In Stoke-on-Trent, a stairlift owner tragically died in an avoidable accident on the stairs. The lady, who was only fifty-five, was found dead by her daughter, an appalling experience for anyone and she has my sympathy. It seems that her mother had fallen, resulting in her head becoming trapped between the wall and the stirlift rail. The headline could have implied that somehow the stairlift was a factor in the accident, but this was not the case. An inquest was told that In spite of her severe physical problems, the lady never used the stairlift and walked on the stairs, having expressed the fear that she would lose the use of her legs. Clearly, her stairlift was not to blame. Had she used the lift, the accident may not have happened. With the greatest of respect, it has to be noted that she had been in the habit of the regular excessive consumption of alcohol. The coroner ruled that to be a factor in the accident, not the stairlift.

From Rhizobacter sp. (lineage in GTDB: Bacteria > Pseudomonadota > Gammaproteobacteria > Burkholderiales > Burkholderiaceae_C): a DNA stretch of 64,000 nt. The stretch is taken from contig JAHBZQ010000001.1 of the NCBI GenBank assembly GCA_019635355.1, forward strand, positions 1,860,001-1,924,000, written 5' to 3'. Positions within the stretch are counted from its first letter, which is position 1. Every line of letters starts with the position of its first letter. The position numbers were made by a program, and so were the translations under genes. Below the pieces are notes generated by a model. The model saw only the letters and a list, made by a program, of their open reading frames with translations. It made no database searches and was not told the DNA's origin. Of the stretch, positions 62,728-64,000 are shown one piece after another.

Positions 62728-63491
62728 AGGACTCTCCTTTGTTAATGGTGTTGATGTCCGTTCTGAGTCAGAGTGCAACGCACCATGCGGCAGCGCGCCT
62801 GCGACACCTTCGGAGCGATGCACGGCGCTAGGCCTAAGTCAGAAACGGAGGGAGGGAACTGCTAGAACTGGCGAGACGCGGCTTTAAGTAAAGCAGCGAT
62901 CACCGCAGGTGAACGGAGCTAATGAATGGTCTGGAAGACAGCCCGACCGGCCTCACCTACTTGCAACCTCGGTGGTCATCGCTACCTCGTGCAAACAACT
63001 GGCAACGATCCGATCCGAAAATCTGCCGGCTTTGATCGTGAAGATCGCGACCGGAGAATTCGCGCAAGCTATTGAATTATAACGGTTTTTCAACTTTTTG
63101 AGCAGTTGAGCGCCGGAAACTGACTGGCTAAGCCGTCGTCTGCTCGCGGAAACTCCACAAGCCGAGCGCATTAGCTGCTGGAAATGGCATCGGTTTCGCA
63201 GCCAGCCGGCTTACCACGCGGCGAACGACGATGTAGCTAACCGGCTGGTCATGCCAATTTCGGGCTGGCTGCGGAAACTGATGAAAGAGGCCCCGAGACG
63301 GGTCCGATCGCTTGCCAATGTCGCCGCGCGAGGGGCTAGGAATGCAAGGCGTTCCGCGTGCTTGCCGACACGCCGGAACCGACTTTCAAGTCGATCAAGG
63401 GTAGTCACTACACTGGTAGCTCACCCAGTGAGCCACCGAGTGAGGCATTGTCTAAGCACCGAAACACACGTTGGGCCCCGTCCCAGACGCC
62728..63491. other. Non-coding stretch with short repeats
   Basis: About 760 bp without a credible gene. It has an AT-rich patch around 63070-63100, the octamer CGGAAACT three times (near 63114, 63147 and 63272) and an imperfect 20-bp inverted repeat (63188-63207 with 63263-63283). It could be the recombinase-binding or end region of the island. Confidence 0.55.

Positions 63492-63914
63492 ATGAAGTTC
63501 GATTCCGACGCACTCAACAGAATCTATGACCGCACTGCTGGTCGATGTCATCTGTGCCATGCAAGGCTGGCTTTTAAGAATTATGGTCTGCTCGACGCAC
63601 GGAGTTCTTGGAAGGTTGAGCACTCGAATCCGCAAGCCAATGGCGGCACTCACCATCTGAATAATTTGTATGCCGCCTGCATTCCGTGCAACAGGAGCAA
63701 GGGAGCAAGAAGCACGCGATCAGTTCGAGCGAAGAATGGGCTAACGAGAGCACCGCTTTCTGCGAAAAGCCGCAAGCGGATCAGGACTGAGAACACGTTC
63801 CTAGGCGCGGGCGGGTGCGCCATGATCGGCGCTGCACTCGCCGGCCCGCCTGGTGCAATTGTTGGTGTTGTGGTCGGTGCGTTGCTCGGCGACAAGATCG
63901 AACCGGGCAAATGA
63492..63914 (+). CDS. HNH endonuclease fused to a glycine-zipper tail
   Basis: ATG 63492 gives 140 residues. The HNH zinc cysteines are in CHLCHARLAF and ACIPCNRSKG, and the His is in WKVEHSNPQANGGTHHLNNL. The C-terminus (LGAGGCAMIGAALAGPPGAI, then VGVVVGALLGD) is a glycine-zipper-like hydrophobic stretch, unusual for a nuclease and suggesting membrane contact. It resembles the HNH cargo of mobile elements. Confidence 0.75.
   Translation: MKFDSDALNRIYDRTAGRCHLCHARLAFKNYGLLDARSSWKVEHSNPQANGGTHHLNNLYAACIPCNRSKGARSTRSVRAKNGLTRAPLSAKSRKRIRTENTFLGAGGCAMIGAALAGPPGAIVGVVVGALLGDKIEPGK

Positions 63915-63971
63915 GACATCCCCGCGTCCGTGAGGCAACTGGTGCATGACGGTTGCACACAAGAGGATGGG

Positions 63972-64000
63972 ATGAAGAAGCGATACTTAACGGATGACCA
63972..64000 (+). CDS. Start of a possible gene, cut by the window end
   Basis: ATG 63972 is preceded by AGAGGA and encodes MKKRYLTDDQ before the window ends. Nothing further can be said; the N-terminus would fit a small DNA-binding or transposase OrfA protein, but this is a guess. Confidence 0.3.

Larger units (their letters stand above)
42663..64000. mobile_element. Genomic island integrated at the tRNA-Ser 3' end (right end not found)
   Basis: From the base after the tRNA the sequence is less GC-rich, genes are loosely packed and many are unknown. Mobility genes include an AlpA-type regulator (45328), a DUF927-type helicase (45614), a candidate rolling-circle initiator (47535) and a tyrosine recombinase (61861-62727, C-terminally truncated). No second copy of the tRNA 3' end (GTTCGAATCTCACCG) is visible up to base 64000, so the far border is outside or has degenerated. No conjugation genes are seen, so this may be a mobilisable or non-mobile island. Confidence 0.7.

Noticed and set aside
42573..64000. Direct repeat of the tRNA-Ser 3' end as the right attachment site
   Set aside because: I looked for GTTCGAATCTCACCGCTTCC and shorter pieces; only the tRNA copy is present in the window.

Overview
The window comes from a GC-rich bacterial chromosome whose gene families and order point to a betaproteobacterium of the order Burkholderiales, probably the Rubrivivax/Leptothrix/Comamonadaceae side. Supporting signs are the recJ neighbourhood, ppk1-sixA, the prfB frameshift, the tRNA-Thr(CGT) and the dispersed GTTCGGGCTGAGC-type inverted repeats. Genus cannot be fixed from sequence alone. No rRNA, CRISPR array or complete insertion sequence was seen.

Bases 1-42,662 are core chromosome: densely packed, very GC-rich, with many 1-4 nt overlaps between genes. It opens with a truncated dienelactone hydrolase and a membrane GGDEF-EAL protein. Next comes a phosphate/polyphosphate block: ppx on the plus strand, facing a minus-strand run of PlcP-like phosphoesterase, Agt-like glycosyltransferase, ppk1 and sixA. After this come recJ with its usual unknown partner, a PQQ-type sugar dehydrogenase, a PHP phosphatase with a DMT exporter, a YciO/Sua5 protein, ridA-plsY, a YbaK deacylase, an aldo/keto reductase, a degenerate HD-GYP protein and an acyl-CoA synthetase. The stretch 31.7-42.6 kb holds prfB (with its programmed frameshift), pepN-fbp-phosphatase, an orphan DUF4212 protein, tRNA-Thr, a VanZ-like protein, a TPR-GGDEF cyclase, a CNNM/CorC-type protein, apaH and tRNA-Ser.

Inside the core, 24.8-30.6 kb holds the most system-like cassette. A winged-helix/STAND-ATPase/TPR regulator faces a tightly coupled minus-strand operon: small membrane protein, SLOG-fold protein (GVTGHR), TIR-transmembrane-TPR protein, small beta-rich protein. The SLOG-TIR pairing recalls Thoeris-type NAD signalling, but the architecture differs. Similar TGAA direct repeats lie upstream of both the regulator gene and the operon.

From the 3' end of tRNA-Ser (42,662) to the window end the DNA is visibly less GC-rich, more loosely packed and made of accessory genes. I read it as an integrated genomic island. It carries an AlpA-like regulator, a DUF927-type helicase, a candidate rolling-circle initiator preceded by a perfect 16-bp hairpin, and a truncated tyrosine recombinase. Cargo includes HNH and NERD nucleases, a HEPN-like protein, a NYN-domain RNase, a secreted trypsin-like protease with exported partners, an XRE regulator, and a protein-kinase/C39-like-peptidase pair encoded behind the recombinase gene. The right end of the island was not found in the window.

It hardly requires an A level in the blindingly obvious to know that the installation of a stairlift must never be a task for an amateur. We all try our hand at DIY, with variable success, but I am left incredulous by the next incident, reported in ‘The Shropshire Star’ (July 2007)